Gramophone: Editor's Choice.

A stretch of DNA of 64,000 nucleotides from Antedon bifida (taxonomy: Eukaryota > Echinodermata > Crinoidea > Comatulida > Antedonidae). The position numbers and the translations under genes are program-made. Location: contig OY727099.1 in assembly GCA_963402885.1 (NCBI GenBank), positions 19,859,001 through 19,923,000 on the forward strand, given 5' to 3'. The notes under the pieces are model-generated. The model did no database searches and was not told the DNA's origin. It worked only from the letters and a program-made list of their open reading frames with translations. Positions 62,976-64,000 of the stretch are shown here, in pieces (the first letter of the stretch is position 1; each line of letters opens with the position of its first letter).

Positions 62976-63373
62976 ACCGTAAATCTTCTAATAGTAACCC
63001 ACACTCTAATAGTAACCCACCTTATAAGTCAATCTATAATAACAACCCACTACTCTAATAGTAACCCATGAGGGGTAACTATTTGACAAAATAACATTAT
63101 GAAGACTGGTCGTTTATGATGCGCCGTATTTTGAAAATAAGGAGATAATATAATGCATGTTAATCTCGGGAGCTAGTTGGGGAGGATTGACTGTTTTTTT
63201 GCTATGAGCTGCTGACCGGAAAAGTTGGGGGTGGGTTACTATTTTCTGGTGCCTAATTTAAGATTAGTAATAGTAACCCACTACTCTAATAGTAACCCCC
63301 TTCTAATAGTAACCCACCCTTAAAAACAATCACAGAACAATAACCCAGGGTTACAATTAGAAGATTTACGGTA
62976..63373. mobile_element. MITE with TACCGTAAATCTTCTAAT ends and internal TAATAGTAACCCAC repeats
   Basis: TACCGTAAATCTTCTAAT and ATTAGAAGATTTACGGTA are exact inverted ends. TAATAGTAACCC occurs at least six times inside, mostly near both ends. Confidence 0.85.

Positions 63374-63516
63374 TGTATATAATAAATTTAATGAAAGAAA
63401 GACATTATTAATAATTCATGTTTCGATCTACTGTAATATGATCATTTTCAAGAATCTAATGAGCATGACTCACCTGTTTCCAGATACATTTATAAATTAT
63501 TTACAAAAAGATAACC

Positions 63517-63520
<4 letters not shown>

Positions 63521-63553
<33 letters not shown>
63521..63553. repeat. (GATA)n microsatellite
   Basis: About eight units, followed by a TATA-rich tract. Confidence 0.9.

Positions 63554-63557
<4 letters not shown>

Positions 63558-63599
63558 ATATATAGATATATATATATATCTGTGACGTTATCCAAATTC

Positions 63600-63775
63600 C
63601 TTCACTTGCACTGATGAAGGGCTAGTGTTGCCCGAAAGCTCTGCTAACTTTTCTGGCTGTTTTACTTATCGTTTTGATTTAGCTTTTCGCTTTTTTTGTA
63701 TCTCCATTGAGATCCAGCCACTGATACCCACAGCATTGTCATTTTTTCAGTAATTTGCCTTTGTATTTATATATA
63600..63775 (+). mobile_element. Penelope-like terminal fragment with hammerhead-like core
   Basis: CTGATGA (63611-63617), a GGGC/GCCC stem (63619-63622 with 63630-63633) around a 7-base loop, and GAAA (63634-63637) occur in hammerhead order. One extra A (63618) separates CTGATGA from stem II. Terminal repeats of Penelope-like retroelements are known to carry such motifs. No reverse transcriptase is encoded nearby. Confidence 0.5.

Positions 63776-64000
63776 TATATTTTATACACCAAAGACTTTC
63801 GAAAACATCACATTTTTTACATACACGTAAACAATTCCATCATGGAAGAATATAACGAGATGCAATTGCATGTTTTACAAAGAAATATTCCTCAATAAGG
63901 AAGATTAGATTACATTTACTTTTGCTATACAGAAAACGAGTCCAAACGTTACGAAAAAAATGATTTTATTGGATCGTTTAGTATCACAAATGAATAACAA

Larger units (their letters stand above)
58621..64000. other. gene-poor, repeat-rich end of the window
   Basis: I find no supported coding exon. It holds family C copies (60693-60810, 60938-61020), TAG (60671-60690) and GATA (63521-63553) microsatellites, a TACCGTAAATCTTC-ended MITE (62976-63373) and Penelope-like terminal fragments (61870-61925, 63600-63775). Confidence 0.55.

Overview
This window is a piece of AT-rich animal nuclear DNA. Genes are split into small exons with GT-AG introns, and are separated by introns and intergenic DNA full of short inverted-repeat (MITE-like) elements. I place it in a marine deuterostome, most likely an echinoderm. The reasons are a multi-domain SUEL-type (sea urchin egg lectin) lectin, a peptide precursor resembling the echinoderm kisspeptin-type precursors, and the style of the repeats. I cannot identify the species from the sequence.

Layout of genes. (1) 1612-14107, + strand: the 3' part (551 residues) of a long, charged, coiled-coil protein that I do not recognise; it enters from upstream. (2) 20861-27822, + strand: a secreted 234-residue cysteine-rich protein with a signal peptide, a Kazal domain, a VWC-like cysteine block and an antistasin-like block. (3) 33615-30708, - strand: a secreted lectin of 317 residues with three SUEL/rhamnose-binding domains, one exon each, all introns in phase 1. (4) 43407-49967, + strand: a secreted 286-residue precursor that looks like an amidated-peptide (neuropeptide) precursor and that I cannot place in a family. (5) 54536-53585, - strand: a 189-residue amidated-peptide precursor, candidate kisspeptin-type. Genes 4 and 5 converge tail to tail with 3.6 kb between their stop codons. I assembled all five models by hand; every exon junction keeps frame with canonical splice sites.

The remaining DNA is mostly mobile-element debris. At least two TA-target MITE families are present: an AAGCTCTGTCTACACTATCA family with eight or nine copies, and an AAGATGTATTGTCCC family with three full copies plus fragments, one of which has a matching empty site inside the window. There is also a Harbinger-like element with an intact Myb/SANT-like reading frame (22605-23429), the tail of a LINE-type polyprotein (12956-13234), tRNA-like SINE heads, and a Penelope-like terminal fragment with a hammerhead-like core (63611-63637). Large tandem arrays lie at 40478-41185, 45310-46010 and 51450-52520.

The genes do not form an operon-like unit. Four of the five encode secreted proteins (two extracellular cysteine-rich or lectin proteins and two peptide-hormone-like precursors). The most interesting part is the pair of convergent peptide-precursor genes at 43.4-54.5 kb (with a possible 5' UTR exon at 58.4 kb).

Partly on the basis of his several discs on BIS, Freddy Kempf enjoys a reputation as an explosive and physical performer but also as a highly sensitive artist. His performance of Chopin’s Etudes received high praise, for instance in American Record Guide: ‘At 27, Kempf has attained something most pianists strive for over an entire lifetime ... This release can justly take its place among the very finest recordings of Chopin's Etudes. The set of Liszt’s Transcendental Etudes was equally well received: ‘Kempf captures the essence of Liszt in playing of wistful nostalgia, yearning passion, with arpeggios and cadenzas that shimmer and scintillate’ (International Piano). The programme on the present release bears witness to Liszt’s contribution to piano writing: three central works in the great virtuoso literature for solo piano with qualities in terms of characterisation and timbre that have led them all to become the objects of orchestral arrangements – in the case of Mussorgsky’s Pictures numerous times. Pictures from an Exhibition was composed in only three weeks in 1874, in a sort of creative frenzy following the death of Mussorgsky’s friend, the painter and architect Viktor Hartmann. Some of the pictures by Hartmann that inspired Mussorgsky have now disappeared; those that have survived can be seen at the Tretyakov Gallery in Moscow. But to search for a direct correspondence between the pictures and their musical counterparts would be pointless: Mussorgsky sought to portray Hartmann’s world more intuitively. Balakirev’s Islamey was composed five years earlier, and is based on two themes. The first, called ‘Islamey’, is a melody from north Caucasia, and the second is a Tatar melody from the Crimea. It was long regarded as the most difficult work in the entire piano repertory, and in fact, when Ravel 1908 composed Scarbo, the third movement of Gaspard de la Nuit, he specifically wanted to write something that would be even more difficult. Based, like the other two movements, on a prose poem by the French fantastic writer Aloysius Bertrand, Scarbo is the depiction of an evil spirit of the night, while Ondine describes the futile love of a water nymph for the poet, and Le Gibet a hanged man and his gallows.